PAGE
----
There are two main types: a health care power of attorney and a living will. Most people should consider having both. * * * 
Here are some questions to consider when making advance directives:
  • Who would you trust to follow your wishes? Who can make tough choices? Who is willing and able to serve as your health care agent?
  • How you would like to be cared for if you can no longer speak for yourself? What life-sustaining treatment and other care you would want at the end of your life?
  • What personal wishes and values do you want your health care agent to consider when making decisions about your care?
Perhaps it is the emotional aspects that explain the Department's low-key implementation of the fairly standardized POLST form in Pennsylvania.

Now there is another mechanism through which such medical treatment preferences and directions can be memorialized and then  implemented in Pennsylvania.  It will change the way end-of-life decision making will be conducted.

Updated: 11/19/10:

My friend, Attorney Robert B. Wolf, of Pittsburgh, PA, noted my posting in one of his P&T Hot Tip Emails, which was reposted online by Smithfield Trust Company.

Bob served on the group that prepared the new PA POLST form:
I was privileged to serve on the Patient Life Sustaining Wishes Committee, and to work with leaders in Pennsylvania, such as Dr. Judy Black and Marian Kemp of Highmark and David Barnard, of the University of Pittsburgh in this effort.
He advised further:  "We are currently working on educational materials for healthcare providers, and after that for patients and families."

For a comprehensive list of currently-available POLST resources, see: Resources: Pennsylvania Physician Ordered Life-Sustaining Treatment (POLST), posted by the University of Pittsburgh's Institute on Aging.

Wednesday, November 17, 2010

Video: Getting Started in Estate Planning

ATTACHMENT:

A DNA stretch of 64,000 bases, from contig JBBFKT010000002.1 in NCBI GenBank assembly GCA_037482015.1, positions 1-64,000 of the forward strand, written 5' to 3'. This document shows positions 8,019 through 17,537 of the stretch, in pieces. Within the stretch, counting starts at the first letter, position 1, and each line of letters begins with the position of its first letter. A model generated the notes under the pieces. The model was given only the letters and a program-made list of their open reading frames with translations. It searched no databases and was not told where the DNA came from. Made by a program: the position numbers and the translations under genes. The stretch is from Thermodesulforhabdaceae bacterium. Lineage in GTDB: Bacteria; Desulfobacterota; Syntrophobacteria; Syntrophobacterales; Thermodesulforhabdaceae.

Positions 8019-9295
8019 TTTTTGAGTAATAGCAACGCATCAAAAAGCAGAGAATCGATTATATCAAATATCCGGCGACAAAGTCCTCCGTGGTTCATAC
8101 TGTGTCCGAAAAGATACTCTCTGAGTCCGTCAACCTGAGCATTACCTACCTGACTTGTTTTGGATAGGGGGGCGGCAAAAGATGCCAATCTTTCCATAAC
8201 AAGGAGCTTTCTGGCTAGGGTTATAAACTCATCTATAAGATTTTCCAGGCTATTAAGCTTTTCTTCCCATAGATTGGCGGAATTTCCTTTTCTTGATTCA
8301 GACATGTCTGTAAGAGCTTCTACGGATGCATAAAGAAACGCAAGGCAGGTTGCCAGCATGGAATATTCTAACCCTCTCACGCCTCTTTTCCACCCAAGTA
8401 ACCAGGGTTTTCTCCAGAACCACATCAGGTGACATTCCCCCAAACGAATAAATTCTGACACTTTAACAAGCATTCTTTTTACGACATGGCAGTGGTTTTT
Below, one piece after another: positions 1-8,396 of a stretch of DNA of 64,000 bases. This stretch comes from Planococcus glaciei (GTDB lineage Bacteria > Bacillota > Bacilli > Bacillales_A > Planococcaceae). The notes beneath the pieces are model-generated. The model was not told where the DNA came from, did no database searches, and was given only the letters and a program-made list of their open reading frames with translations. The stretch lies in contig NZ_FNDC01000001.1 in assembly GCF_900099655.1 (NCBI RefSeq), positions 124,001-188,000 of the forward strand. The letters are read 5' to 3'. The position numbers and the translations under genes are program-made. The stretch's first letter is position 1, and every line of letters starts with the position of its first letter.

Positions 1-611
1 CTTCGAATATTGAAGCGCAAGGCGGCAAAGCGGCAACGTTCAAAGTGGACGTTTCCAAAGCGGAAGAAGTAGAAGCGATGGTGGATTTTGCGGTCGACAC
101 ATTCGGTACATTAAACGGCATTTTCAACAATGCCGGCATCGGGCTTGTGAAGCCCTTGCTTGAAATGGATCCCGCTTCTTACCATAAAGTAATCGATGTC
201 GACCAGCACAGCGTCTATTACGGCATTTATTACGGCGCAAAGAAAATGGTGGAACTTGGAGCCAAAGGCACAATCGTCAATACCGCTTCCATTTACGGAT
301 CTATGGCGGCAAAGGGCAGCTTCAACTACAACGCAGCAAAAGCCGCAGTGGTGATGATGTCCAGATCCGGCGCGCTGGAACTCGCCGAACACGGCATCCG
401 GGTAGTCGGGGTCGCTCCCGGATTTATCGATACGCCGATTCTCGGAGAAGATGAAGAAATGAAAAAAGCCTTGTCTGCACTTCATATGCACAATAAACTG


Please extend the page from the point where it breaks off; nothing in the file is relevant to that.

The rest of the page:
Forbes' video network online posted, on September 15, 2010, a short segment entitled Estate Planning:  How to Get Started, starring Deborah L. Jacobs, the author of the recently-published book Estate Planning Smarts.

Her advice during the interview impresses the need for personal planning, and urges that this not "be done at home" due to the pitfalls and pain that can result.  Pain avoidance is a real motivator, since "[a]bove all, estate planning is a way to take care of yourself and the people you love."

Her book's website notes that, "[r]egardless of your net worth, a good estate plan should accomplish these essential goals:
  • Caring for yourself by authorizing people to handle your affairs if you no longer can because of illness or disability
  • Specifying who gets what after you pass away
  • Providing for children who are minors or who have special needs.
In my blog posting on September 29, 2010, I noted an article written by Deborah L. Jacobs entitled Do-It-Yourself Wills, a No-No.  I agreed with Deborah that "DYI" should not be an option in personal and estate planning.

However, thorough preparation -- in learning about this area of the law, in listing your personal goals and obstacles, and in summarizing your situation (your holdings & income, versus your debts & commitments) -- is very important.

Pairing a prepared client with a qualified professional should result in a good outcome.